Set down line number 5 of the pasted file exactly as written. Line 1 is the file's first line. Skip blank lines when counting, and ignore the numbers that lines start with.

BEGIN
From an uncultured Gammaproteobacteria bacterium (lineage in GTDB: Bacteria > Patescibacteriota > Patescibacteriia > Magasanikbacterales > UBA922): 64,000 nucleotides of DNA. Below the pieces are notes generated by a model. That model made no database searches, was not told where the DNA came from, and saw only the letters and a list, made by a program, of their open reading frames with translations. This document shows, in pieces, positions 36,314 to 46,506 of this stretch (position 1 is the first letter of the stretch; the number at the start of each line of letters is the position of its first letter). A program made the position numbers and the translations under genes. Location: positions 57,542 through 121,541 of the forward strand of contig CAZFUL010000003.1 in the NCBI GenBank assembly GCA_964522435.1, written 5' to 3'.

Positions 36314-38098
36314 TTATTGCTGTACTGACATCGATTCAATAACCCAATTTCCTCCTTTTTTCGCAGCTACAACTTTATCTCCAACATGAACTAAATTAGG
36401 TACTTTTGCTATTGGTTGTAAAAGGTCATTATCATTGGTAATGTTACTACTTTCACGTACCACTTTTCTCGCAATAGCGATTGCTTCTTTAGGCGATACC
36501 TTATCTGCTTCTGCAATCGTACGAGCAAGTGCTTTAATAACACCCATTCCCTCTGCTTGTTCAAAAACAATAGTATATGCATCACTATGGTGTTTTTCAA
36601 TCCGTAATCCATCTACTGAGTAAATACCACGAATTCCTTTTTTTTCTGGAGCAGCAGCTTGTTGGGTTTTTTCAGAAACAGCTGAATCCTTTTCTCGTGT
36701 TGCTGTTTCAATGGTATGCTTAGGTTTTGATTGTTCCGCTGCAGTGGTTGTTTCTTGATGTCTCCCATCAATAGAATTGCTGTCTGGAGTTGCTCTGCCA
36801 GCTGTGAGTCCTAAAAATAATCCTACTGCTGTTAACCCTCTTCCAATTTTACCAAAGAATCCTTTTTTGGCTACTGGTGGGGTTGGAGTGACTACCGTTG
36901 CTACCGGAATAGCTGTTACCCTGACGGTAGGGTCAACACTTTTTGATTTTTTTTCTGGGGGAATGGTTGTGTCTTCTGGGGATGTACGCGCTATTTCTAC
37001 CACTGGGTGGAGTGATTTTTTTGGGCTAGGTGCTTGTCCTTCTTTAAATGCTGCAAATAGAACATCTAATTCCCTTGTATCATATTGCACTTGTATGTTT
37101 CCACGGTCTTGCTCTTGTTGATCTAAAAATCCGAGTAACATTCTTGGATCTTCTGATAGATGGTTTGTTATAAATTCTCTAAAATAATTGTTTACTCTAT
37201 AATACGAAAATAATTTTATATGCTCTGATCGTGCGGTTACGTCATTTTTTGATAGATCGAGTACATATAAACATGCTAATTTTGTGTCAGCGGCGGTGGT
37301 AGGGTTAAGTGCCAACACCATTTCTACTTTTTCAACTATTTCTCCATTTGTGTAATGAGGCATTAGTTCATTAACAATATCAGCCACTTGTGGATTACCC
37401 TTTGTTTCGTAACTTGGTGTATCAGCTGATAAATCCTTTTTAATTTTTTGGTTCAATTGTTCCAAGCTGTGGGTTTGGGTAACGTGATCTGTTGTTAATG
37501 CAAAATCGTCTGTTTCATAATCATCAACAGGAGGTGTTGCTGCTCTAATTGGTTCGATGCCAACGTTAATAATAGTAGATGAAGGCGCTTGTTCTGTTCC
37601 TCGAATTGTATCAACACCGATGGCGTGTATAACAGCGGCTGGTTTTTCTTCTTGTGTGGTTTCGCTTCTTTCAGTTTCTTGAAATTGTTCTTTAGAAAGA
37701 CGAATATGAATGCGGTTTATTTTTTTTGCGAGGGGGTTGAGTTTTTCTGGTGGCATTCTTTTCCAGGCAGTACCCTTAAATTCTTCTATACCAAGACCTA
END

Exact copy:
36501 TTATCTGCTTCTGCAATCGTACGAGCAAGTGCTTTAATAACACCCATTCCCTCTGCTTGTTCAAAAACAATAGTATATGCATCACTATGGTGTTTTTCAA